Custom test cases can be used to accomplish almost anything that you can't do with the other test case types. Inside of these test cases, we allow you to upload more files in a zip (optional) and write a script in BASH that can be used to control whether a test fails or succeeds.
Scoring - Pass/Fail
The only thing you need to supply for this test is a file named 'OUTPUT' containing a single value (0-100, or true/false) in it when the script concludes.
If you write a value (0 - 100) to the output file, this value will be compared against your success threshold for the test case. If the output value is greater than the success threshold, the test case will pass with full credit based on the weight/points of the test case, else it will fail with 0 credit.
Here are some examples:
Basic always return true
echo true > OUTPUT
Tests if test.java exists
if [ -a test.java ] ; then
echo true > OUTPUT
You can even pull in a different language projects and compile those, using any language that Mimir Classroom supports.
g++ test.c > DEBUG 2>&1
./a.out > OUT1
echo "Hello World\n" > OUT2
if diff OUT1 OUT2 >/dev/null ; then
echo true > OUTPUT
echo false > OUTPUT
Scoring - Partial Credit
You can also allow partial credit to be earned on your custom tests, by toggling on the
ALLOW PARTIAL CREDIT option. This will remove the option for setting a threshold, but will instead take your output to
OUTPUT and use that as a portion of the test case's weight to be awarded to the student.
With this option turned on, the instructor's solution code will pass so long as it does not error out, encounter a segmentation fault, or time out.
Students will receive the portion of the test case's weight associated with their score as a percentage out of 100.
There are a few special files that you can use in custom tests to help grade and debug output. These files must always be written to at the root of the run directory (if you cd into another directory, make sure you write up all the way to these files or they won't be read correctly!). Here are the current files you can write to:
Grades the actual submission.
You can enter true false for pass fail,
or a number from 0 to 100 indicating a score
that will be scored by the threshold set by the test case.
Strings for true and false are case insensitive.
Show custom debug output that you can see in the debug menu of test cases.
This info is also available to the students
(generated from the run of their submission)
if you write to it.
Notice above how we piped both the output and error messages from the
compile statement 'g++ test.c' into DEBUG.
This makes it so students see compiler/run errors
if their submission fails to execute properly.
Remember to add 2>&1 at the end of the command
if you want to capture stderr (fd=2)!
There are a couple of other cool (although potentially un-intuitive) things you can do with custom tests:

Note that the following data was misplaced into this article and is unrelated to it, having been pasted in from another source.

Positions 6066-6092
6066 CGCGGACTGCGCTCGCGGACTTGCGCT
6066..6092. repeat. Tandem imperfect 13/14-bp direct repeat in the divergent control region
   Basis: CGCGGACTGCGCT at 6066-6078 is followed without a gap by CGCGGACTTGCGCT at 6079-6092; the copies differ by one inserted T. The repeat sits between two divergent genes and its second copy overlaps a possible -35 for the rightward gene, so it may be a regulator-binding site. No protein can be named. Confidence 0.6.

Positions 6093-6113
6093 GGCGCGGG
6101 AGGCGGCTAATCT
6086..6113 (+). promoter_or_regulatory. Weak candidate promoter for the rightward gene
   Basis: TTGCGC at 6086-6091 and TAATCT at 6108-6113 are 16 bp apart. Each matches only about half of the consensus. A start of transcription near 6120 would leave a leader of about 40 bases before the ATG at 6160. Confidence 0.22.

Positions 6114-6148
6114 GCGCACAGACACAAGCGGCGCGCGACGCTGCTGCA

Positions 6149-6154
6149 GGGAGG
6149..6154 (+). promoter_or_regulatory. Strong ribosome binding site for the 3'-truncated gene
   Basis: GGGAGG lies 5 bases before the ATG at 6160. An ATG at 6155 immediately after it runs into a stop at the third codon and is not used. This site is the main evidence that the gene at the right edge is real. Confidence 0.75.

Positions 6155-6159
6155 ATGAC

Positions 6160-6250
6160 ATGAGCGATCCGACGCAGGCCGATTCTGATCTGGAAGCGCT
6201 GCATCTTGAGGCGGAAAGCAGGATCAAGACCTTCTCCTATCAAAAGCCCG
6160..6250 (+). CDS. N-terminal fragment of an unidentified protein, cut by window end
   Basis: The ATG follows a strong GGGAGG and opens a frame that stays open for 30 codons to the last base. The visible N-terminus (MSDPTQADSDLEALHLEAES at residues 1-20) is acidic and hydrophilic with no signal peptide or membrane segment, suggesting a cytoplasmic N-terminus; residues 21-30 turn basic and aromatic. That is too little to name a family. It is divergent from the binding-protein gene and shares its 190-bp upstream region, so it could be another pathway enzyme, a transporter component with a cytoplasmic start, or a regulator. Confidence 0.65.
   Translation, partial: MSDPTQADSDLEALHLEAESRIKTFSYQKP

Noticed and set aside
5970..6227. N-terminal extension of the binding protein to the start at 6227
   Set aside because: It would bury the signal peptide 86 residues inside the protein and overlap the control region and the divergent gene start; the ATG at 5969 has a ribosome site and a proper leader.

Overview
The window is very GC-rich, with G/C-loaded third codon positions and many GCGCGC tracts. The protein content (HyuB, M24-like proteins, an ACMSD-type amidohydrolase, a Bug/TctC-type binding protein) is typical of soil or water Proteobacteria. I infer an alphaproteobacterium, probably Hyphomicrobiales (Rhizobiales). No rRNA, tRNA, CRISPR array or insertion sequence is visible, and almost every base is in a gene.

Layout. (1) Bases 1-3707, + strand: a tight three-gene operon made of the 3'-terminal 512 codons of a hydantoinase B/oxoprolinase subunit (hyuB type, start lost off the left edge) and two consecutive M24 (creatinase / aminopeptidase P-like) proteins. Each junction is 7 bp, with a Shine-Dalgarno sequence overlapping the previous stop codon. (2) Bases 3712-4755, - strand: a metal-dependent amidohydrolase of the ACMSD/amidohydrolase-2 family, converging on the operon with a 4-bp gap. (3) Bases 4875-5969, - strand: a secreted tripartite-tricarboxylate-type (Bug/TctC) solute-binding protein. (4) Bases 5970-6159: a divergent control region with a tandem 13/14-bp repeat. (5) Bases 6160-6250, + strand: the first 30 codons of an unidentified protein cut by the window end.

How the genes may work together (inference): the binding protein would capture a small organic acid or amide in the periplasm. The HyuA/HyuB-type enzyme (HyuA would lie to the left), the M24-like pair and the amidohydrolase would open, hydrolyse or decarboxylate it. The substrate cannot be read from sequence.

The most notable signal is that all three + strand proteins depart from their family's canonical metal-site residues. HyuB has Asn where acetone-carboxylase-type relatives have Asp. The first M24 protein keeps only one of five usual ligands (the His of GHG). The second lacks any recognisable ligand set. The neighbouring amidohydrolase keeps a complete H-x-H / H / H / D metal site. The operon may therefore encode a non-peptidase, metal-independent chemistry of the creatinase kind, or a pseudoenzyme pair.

Custom tests actually have access to all four Mimir-supported versions of python, you just need to make sure you're using the correct binary in your bash script:
python -> python 2.7.12
python2 -> python 2.7.12
python3 -> python 3.5.2
python3.6 -> python 3.6.8
python3.7 -> python 3.7.3
this also applies to pip if you're using it!
Magic Environment Variables
There are a few Mimir related environment variables available for use in your custom tests:
__M_TEST -> a unique identifier for the test case
__M_PROJECT -> a unique identifier for the project
__M_SUBMISSION -> a unique identifier for the submission
__M_USER -> a unique identifier for the user
__M_EMAIL -> the user's email
__M_SUBTIME -> the time of the submission, in seconds
While you're in the test case create/edit view,
these variables will appear to be slightly different
(but for student submissions they will be filled correctly!):
__M_SUBMISSION -> 'INSTRUCTOR_SUBMISSION'
__M_USER -> 'INSTRUCTOR_USER'
__M_EMAIL -> 'INSTRUCTOR_EMAIL'
__M_SUBTIME -> the time that the project was created
There are also a few helper functions to shorthand grading and debug text:
success -> sets the score to 100
fail -> sets the score to 0
score -> sets the score to the first argument passed to it
debug -> sends the given args to the DEBUG file
result=$(echo "2+2" | bc)
if [ "$result" -eq 4 ]; then
debug Correct! 2+2 is 4!
debug How did you get here?
The above example will print
Correct! 2+2 is 4! to the DEBUG file, and will pass with a score of 100.
Another thing to be aware of in certain cases is our automated conversions of files. These conversions are done to prevent environment specific issues, and to reduce the cognitive load of having to worry about cross platform standards for encodings and line endings.
These conversions include:
- File encodings (most other encodings -> UTF-8)
- Windows to Unix Line endings (CRLF -> LF, '\r\n' -> '\n')
This all happens in the background by default to all files submitted to Mimir Classroom, but is functionality you can disable on custom test cases.
To disable this functionality, you must include the following magic flags in the first line of your custom test:
You can use either option, or both together - the only stipulation is that they must appear on line 1. Keep in mind that if you use these options, you must ensure that your students submit files with the correct encodings and line endings - certain languages will have issues handling files with mismatched encodings or line ending types.